Valley health departments prep for when COVID vaccine becomes available
HARRISONBURG, Va. (WHSV) — A COVID-19 vaccine is anticipated to be available by the end of the year or early next year. Local health departments say they’re prepared to get the vaccine out to the public.
Each year, health departments test their ability to quickly distribute vaccines to large groups of people, using points of dispensing exercises. Dr. Laura Kornegay, the Health Director for the Central Shenandoah Health District, said they have been successful in largely distributing vaccines for the flu and other widespread viruses, like H1N1.
When a COVID-19 vaccine does become available, Dr. Kornegay noted it will be distributed in phases.
“The first phases would be to folks who are first-line providers, such as health care workers who would have most exposure to COVID, along with our most vulnerable populations, such as nursing home residents and the elderly with chronic diseases,” Dr. Kornegay said.
Aside from ongoing preparations to distribute the vaccine, Dr. Kornegay said communication with the public is also an important part of being ready.
“Communications to the public about everything they need to know about how to obtain the vaccine, where they can get it, the schedule of which it will be distributed,” Dr. Kornegay said.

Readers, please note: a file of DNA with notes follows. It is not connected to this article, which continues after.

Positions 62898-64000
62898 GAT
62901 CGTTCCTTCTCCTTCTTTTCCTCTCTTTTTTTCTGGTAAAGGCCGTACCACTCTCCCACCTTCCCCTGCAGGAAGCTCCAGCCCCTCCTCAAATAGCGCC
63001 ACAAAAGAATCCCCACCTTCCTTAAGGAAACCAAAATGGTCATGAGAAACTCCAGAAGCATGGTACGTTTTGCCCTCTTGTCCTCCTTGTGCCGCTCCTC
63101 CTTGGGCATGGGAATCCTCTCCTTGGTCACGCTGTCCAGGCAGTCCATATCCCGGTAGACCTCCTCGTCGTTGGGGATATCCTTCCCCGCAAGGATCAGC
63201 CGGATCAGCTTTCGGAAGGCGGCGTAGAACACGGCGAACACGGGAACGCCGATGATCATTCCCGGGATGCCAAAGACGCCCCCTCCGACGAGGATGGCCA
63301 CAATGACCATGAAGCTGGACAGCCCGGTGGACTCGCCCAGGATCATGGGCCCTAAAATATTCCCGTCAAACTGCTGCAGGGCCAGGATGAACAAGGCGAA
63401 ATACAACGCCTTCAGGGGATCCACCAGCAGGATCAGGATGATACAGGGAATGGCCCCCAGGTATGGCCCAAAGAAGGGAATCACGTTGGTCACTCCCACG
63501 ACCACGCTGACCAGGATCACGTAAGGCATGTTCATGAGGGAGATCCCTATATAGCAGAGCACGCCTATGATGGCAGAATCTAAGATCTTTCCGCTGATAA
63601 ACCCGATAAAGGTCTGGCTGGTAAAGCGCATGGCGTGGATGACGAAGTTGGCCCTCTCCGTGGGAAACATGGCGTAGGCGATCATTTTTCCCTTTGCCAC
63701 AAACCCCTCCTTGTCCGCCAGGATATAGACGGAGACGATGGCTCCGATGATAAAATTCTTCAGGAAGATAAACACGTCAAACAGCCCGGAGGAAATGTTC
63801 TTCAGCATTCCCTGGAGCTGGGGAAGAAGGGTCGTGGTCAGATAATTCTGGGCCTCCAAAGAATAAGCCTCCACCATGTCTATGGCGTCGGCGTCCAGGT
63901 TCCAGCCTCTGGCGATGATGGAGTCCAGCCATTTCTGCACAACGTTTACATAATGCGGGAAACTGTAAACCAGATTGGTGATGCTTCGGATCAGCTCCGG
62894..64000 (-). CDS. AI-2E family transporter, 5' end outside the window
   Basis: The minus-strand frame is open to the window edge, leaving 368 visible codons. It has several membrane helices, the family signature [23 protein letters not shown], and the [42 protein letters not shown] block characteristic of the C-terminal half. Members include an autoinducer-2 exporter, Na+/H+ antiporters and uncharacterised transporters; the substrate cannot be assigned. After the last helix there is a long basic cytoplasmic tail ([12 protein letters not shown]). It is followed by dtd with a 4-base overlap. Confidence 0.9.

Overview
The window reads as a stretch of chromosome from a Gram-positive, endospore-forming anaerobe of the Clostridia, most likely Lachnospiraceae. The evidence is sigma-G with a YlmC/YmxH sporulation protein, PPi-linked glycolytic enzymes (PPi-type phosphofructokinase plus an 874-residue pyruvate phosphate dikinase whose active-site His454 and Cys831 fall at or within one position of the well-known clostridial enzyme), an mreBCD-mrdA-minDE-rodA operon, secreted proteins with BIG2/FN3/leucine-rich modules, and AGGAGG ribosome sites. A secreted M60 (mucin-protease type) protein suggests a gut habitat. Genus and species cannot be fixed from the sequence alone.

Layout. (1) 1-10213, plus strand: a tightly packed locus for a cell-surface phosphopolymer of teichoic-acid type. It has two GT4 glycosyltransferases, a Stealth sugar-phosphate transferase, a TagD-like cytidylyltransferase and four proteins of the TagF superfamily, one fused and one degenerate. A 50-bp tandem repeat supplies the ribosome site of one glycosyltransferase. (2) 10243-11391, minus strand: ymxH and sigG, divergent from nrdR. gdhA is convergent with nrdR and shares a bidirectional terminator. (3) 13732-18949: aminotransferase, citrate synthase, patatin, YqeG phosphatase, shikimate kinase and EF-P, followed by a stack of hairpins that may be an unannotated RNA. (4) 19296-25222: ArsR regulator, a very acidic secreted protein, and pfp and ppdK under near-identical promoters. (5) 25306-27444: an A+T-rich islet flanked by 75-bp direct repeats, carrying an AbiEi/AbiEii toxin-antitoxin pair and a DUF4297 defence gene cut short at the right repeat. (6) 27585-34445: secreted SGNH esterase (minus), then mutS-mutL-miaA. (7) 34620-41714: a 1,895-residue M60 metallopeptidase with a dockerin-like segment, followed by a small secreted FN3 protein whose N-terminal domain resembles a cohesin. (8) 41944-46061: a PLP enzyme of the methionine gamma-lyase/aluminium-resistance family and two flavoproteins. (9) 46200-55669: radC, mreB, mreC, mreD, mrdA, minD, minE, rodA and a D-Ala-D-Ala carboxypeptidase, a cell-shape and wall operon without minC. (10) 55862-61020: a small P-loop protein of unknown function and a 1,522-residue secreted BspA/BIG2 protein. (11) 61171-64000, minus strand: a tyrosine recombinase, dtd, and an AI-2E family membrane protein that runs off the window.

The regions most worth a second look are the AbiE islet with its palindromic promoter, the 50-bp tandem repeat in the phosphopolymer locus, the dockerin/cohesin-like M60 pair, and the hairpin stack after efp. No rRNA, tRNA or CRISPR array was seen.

She is also encouraging everyone to get a flu vaccine this year to decrease the chance for a surge on hospitals that could happen with COVID and a bad flu season.
“With flu vaccines, we see this as, kind of, our practice to the upcoming COVID vaccine, so we’re going to hone our skills and abilities to distribute the flu vaccines effectively in anticipation of getting the COVID vaccine,” Dr. Kornegay said.
And when the COVID vaccine is available, Dr. Kornegay recommends that everyone gets that as well.
“That’s going to be our best defense against the continued transmission of COVID, and it offers our best ability to get past a lot of these mitigation strategies that have been challenging. Things like social distancing and decreasing gatherings. With being able to develop a large immunity in our population, hopefully, we can get back to more normal functioning in the future,” Dr. Kornegay said.
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